Even though I am a fairly frequent reader of Science Fiction since my teens (I could not get enough of Asimov's Foundations at the time), I had never read anything by Clarke until I got the Fountains of Paradise for my Kindle. I could not really explain why, but I was under the impression that his main book was 2001. Having watched and loved the Kubrick movie, I just could not see myself reading the book. Probably counting against him were the many books he co-authored, which just does not seem right to me (for no good reason in all honesty).
My perspective changed after listening to a class about fantastic and science fiction litterature, where the lecturer clearly seemed to hold him in high esteem. So I went looking for something, and this is what Amazon had to offer. Did I enjoy the book? Yes. Am I overly impressed, not quite: while the book developed thoroughly some neat ideas and had some pretty good sections scattered here and there, it also contained too many dead ends and themes not fully exploited, giving the impression of reading a very good draft rather than a finished product. I'm providing further details below, but you may want to skip this, as it contains spoilers to some extent.
* Neat ideas
First and foremost, this is the concept of space elevator. Described in details. It could have been fastidious, turned out to be pretty good. Clearly the author was very enamoured with the concept and he was often pretty close to getting over the top with the science and the technology, but he set-up a few pretty good scenes, especially the rescue one, where the main protagonist must go out of the elevator and where Clarke captures fairly well the odd concept that he's in space, but still subject to gravity.
The second neat idea is that of the "Gibraltar Bridge", as a precursor to the space elevator. I felt dizzy thinking about the massive arch in the sky.
Then there's the technology underpinning the elevator: diamond cables in particular.
* Good Sections
Pretty much the entire part dedicated to Sigirya and the old Singhalese kingdom (he calls them differently). This was well written and evocative: I visited the rock a long time ago (I was 18!) and was awed by the paintings. Many sensations and memories came back through Clarke's prose.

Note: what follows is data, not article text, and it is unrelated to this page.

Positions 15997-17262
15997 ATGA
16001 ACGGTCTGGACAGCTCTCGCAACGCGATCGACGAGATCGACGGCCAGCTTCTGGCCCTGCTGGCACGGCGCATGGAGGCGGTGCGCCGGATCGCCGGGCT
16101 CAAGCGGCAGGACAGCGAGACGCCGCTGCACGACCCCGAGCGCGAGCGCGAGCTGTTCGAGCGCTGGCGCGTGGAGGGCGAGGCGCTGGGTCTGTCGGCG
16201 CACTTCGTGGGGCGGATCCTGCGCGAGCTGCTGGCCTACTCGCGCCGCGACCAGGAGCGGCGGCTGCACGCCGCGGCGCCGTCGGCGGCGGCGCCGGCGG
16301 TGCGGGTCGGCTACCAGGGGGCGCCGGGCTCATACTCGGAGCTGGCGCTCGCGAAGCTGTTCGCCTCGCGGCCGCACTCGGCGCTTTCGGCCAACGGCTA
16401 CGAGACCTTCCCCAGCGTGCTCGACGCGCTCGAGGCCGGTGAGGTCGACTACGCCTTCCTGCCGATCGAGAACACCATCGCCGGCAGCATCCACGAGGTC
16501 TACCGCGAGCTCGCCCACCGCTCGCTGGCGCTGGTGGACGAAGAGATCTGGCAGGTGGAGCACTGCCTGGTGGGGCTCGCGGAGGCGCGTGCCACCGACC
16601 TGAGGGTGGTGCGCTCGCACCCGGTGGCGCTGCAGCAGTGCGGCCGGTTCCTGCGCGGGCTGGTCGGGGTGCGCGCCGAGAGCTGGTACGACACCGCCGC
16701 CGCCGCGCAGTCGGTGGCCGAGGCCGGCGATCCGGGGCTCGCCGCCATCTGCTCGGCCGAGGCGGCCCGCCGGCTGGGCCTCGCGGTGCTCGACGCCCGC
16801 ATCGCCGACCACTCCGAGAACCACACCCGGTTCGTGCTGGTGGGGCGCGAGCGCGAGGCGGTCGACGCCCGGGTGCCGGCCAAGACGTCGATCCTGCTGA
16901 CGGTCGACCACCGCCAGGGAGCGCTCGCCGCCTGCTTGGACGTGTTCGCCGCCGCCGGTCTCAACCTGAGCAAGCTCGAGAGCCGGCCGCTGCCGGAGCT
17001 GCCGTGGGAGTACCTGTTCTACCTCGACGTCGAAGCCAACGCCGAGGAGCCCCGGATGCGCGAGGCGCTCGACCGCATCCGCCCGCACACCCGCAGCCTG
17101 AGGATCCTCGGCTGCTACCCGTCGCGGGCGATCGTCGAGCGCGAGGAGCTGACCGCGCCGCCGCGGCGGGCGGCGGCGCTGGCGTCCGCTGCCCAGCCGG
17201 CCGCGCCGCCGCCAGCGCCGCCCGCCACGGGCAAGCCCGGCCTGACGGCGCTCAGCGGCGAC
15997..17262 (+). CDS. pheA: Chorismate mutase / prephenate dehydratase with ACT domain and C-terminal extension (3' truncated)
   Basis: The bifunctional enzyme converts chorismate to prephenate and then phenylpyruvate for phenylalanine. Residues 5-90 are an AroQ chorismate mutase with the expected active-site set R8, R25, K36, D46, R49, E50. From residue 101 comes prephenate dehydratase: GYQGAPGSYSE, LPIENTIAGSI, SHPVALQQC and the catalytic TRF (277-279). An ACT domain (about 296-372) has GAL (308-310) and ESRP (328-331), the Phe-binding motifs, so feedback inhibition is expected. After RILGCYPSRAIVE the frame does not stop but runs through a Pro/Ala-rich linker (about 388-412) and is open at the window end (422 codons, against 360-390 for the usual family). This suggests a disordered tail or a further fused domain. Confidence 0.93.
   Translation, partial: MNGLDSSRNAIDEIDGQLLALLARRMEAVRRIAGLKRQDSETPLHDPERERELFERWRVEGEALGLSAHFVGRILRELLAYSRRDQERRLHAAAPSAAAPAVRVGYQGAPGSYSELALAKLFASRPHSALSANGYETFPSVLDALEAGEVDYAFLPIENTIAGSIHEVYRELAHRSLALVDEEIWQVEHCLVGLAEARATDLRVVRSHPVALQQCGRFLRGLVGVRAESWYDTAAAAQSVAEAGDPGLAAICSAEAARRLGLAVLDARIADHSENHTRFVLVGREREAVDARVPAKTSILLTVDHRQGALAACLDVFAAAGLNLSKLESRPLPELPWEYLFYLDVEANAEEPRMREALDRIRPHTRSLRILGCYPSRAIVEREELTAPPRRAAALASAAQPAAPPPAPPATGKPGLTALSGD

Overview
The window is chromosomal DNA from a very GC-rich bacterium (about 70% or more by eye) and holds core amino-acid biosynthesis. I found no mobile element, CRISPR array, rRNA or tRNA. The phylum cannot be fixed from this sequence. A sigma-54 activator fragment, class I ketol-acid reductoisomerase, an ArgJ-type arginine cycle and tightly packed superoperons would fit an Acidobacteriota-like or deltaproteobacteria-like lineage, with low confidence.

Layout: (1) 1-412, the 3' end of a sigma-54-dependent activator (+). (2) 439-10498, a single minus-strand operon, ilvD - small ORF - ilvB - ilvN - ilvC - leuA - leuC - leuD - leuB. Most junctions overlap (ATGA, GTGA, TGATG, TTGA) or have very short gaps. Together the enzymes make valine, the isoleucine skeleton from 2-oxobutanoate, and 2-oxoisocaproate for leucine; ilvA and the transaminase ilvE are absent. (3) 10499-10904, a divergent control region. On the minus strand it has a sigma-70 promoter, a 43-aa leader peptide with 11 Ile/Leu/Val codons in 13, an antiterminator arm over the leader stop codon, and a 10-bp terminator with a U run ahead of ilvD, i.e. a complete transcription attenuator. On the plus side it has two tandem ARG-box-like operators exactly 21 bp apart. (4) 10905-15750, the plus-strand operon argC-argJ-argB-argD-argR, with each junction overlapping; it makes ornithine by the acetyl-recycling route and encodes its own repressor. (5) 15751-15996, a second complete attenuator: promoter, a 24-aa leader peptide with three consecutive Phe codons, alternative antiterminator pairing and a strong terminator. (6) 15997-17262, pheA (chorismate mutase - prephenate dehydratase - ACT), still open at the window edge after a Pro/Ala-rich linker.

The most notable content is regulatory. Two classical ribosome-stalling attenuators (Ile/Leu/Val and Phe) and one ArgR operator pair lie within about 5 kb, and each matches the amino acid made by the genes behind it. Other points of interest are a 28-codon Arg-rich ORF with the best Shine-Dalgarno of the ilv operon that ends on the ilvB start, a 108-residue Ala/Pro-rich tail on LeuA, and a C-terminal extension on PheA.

The scene where the builder of the elevator journeys to the summit of the mountain where he wants to install his device. The mountain is occupied by buddhist monks. The prose is very evocative. The idea to watch the shadow of a peak stretching through the plain during sunrise is wonderful (apparently this truely occurs at Adam's Peak in Sri Lanka)
The end, with the engineer dying as a gets back to earth after saving a team of scientists. Clarke uses the "automated health monitor" he had introduced before to maximimum dramatic effect.
* Dead Ends and Themes Not Fully Exploited
There are shallow dead ends and deep ones. Those I call shallow are mostly minor characters inexplicably given "air time" beyond what is needed to advance the plot and who are not particularly interesting in themselves (the old ambassador, the world famous journalist, the nephew of the builder, the scientist turned buddhist). They end up feeling like fillers. The deeper dead ends have to do with the structure of the book: - one gets a prelude dealing with an historical king in Sri Lanka, and for the first two chapters the historical narrative is intertwined with what turns out eventually to be the main story. So one is led to expect a deeper connection between the deep past and the deep future, but this just falls flat: we never hear again about the ancient king. One may have expected some sort of spell, or dramatic analogy, but one gets nothing. - then one gets aliens exploring the solar system, with again the story alternating with that of the space elevator. Again, we get no connection in the end. While the way the aliens are introduced is actually pretty neat and opens wide perspectives, this is just not weel fitted in the overall scheme of the book. - there's also the entire sub-plot about getting the buddhist monks to agree to the installation of the elevator. One gets a fairly promising scene between the engineer and the abbot and his aide, who turns out to be a scientist: is this a prelude to a match of intellects? a match between science and mysticism? between hubris and wisdom? It turns out to be none of it, as the buddhists leave their precint later as an accident in the elevator fulfills a prophecy. That's pretty weak and uninspired.
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